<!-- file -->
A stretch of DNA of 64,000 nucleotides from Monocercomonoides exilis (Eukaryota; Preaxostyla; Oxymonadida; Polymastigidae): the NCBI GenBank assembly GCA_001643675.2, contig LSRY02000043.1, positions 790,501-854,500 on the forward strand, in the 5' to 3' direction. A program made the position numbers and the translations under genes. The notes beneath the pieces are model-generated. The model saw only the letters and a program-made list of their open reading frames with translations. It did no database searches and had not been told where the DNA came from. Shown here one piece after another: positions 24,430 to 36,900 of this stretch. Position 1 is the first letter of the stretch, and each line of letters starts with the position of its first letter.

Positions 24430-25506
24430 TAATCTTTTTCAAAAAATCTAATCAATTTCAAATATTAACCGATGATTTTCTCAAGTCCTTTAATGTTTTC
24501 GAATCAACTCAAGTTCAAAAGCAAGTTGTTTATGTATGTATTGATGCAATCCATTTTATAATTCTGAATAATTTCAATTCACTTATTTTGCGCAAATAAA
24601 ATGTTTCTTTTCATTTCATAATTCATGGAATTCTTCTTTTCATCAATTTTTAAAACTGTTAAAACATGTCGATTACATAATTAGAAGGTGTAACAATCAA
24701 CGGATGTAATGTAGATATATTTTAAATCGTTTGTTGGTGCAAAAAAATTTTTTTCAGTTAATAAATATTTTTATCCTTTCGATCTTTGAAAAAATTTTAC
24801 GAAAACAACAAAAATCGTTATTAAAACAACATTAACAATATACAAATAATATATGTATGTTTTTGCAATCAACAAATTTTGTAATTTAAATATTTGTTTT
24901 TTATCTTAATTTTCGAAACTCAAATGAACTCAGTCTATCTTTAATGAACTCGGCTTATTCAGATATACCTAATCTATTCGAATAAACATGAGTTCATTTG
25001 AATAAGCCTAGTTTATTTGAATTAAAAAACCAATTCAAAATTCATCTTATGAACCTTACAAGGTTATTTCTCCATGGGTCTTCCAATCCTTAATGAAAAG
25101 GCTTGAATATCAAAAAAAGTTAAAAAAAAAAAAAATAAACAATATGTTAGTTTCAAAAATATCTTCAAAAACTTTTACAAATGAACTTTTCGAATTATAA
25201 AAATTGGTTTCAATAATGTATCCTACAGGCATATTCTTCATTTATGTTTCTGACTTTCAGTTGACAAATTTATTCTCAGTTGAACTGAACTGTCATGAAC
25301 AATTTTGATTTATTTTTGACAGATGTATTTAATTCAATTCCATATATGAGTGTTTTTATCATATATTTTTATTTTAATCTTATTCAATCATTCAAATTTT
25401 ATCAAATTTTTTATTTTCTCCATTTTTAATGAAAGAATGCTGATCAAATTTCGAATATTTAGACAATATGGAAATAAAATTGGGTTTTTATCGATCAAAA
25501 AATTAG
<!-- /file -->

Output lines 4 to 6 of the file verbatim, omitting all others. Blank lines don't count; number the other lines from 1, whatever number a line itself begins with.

24501 GAATCAACTCAAGTTCAAAAGCAAGTTGTTTATGTATGTATTGATGCAATCCATTTTATAATTCTGAATAATTTCAATTCACTTATTTTGCGCAAATAAA
24601 ATGTTTCTTTTCATTTCATAATTCATGGAATTCTTCTTTTCATCAATTTTTAAAACTGTTAAAACATGTCGATTACATAATTAGAAGGTGTAACAATCAA
24701 CGGATGTAATGTAGATATATTTTAAATCGTTTGTTGGTGCAAAAAAATTTTTTTCAGTTAATAAATATTTTTATCCTTTCGATCTTTGAAAAAATTTTAC